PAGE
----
from two formaldehyde molecules. The stereochemistry at the
is not specified.
The simplest hypothetical autocatalytic formose reac-
102 L. E. ORGEL
mation until the concentration of formaldehyde begins to
thesis of ribose, would provide an ideal route to the sugar
component of the nucleotides. However, until recently it
had not been possible to channel the Butlerow reaction
to the synthesis of any particular sugar, and ribose usually
More recently, Zubay has studied in detail the progress of
& Mui, 2001). He has shown that more than 30% of the
input formaldehyde can be converted to a mixture of the
is the first pentose sugar formed, and that the other pen-
These studies suggest that a satisfactory prebiotic synthe-
sis of ribose may be possible. In a very recent report it has
been claimed that the four pentose sugars are stabilized by
the presence of calcium borate minerals (Ricardo et al.,
The production of ribose in the formose reaction de-
pends, at least in part, on the aldol reaction of glycolalde-
hyde with glyceraldehyde. Eschenmoser and his cowork-
ers showed that the pattern of products could be greatly
simplified if glycolaldehyde and glyceraldehyde were re-
placed by their monophosphates (Mueller et al., 1990).
Under alkaline conditions glycolaldehyde phosphate
alone yields a relatively simple mixture of tetrose-2-4-
interestingly, ribose–2-4-diphosphate was the major sugar
product from the reaction of glycolaldehyde phos-
phate with glyceraldehyde-2-phosphate. Ribose-2-4-
diphosphate was also a major product of an equivalent
reaction involving formaldehyde and two molecules of
glycolaldehyde-phosphate. In these reactions the phos-
phate groups prevent the rearrangements that are charac-
conditions and that lead directly or indirectly to much of
the complexity of the formose product mixture. Eschen-
moser’s synthesis would provide a first step in a plausible
converted to a 5-phosphate or a 1-5-diphosphate.
The reactions described above occur in solution only
at high pHs and with high concentrations of the reactants.
minium hydroxide are powerful catalysts for the reaction.
Negatively charged organic phosphates are absorbed so
strongly between the positively charged metal-hydroxide
layers that they can be concentrated from very dilute so-
lution. Furthermore, once in the environment between the
metal-hydroxide layers, they react rapidly to form sugar
minerals, this version of Eschenmoser’s synthesis may be
considered as a promising prebiotic reaction. However, it
We conclude that some progress has been made in the
bose and its phosphates. However, in every scenario, there
are still a number of obstacles to the completion of a syn-
thesis that yields significant amounts of sufficiently pure
ribose in a form that could readily be incorporated into
In a series of seminal papers published in the 1950s, Juan
Oro and his coworkers showed that adenine is produced
in appreciable yield by refluxing a solution of ammonium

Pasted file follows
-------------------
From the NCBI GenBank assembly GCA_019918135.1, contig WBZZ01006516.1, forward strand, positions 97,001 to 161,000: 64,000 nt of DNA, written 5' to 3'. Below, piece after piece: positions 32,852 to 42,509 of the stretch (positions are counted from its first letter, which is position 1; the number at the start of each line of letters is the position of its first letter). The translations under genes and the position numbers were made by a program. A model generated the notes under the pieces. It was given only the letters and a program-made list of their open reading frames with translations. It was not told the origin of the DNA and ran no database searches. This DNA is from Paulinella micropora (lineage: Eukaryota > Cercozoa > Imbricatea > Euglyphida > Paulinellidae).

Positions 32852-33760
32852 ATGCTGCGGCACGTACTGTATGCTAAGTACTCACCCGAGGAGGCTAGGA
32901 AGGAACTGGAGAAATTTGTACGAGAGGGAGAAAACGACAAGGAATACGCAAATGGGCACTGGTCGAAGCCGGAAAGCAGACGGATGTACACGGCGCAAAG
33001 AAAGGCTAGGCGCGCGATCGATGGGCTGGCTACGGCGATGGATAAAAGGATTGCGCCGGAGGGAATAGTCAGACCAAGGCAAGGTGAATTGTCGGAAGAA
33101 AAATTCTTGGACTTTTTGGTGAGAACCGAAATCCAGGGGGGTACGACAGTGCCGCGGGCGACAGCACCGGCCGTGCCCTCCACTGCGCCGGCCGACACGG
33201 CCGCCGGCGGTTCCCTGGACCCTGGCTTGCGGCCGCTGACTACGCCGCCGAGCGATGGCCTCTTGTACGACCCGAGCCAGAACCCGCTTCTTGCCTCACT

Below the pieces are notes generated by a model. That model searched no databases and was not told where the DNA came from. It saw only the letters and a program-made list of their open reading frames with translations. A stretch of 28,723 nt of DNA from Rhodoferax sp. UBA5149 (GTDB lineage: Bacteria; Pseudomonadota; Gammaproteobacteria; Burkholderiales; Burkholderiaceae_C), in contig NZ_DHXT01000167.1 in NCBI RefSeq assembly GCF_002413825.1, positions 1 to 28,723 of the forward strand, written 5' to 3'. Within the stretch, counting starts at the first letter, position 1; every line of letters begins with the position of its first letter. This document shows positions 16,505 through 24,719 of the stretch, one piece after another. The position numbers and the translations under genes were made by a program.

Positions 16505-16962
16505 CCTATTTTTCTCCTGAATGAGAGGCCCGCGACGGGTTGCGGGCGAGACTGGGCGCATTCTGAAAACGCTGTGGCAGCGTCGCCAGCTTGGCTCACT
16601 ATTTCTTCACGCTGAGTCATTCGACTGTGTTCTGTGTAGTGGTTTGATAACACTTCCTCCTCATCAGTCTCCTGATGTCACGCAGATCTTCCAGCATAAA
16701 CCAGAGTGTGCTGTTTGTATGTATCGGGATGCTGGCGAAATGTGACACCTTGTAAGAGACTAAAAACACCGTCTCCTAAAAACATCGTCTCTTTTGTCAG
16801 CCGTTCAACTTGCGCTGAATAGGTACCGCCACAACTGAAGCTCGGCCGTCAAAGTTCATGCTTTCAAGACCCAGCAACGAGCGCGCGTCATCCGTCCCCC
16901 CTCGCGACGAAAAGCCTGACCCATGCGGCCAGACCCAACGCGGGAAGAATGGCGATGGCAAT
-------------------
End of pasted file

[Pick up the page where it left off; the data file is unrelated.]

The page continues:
cyanide, and that 4-amino-5-cyanoimidazole (II) is an in-
termediate in the synthesis (Oro & Kimball, 1960, 1961,
been investigated repeatedly under different reaction con-
ditions, and the products have been analyzed using im-
amounts of guanine have been detected among the prod-
ucts of HCN polymerization (Miyakawa et al., 2002a,
2002b). In a particularly striking experiment, adenine has
been obtained in 20% yield by heating HCN with liquid
ammonia in a sealed tube (Wakamatsu et al., 1966). Here
we can only review the literature on HCN polymerization
that is most relevant to prebiotic chemistry.
The first reasonably stable product of the polymeriza-
tion of HCN in aqueous solution is the HCN tetramer,
diaminomaleodinitrile (I). Subsequent steps in the poly-
merization are complex and are not well understood. The
tetramer, once formed, initiates a further polymerization
reaction that leads to the precipitation of a dark intractable
solid from which adenine, guanine, and numerous other
drolysis with acids or bases. In some experiments a small
quantity of adenine is also present in the solution phase
the structure of the insoluble polymer or about the way in
which adenine is incorporated into it. While some ade-
nine may be released directly from the solid on hydroly-
sis by acid, much of it is released initially as adenine-8-
carboxamide and related compounds (Voet & Schwartz,
Several reactions that might contribute to the synthesis
Sanchez et al., 1967, 1968). It has been shown that
PREBIOTIC CHEMISTRY AND ORIGIN OF RNA WORLD103
HCN, and that formamidine reacts with the HCN tetramer
to give 4-amino-5-cyano-imidazole (AICN) (Figure 2b),
which, in turn, reacts with a second molecule of formami-
dine to yield adenine. In other experiments it has been
shown that HCN adds to AICN in aqueous solution to
give adenine directly (Figure 2c). Heating HCN tetramer
or AICN with ammonium formate—the hydrolysis prod-
uct of HCN—in the solid state is another way of obtain-
ing adenine (Zubay & Mui, 2001; Hill & Orgel, 2002).
Adenine has also been obtained directly by heating
formamide, a synthesis that may involve HCN as an in-
termediate (Saladino et al., 2001). However, none of the
synthesis under the conditions employed by Oro and his
carboxamide (III) are readily converted to hypoxanthine
and a variety of 2, 6-disubstituted purines in aqueous so-
ure 2c) (Sanchez et al., 1968). Thus AICN and the related
carboxamide, if they could be obtained under prebiotic
that are important in biochemistry. We must therefore re-
view attempts to obtain HCN tetramer and to convert it to
AICN under plausibly prebiotic conditions.
formamide and ultimately ammonium formate competes
very effectively with tetramer synthesis if the HCN con-
centration falls below 10−1to 10−2M (Sanchez et al.,
1967). It would have been impossible to reach such a